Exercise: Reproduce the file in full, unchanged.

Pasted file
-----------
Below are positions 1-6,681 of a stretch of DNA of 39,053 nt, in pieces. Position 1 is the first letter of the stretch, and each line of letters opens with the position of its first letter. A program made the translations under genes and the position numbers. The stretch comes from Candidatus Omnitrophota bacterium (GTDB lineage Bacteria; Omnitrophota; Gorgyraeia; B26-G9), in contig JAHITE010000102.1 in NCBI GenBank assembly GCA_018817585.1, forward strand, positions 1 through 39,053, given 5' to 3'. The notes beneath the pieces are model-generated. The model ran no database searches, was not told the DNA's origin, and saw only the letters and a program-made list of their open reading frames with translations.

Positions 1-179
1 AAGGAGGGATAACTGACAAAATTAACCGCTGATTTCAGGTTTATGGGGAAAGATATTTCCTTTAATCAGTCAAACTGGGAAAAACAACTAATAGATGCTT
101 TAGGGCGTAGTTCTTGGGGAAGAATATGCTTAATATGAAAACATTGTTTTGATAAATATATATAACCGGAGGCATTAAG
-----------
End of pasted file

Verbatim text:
Below are positions 1-6,681 of a stretch of DNA of 39,053 nt, in pieces. Position 1 is the first letter of the stretch, and each line of letters opens with the position of its first letter. A program made the translations under genes and the position numbers. The stretch comes from Candidatus Omnitrophota bacterium (GTDB lineage Bacteria; Omnitrophota; Gorgyraeia; B26-G9), in contig JAHITE010000102.1 in NCBI GenBank assembly GCA_018817585.1, forward strand, positions 1 through 39,053, given 5' to 3'. The notes beneath the pieces are model-generated. The model ran no database searches, was not told the DNA's origin, and saw only the letters and a program-made list of their open reading frames with translations.

Positions 1-179
1 AAGGAGGGATAACTGACAAAATTAACCGCTGATTTCAGGTTTATGGGGAAAGATATTTCCTTTAATCAGTCAAACTGGGAAAAACAACTAATAGATGCTT
101 TAGGGCGTAGTTCTTGGGGAAGAATATGCTTAATATGAAAACATTGTTTTGATAAATATATATAACCGGAGGCATTAAG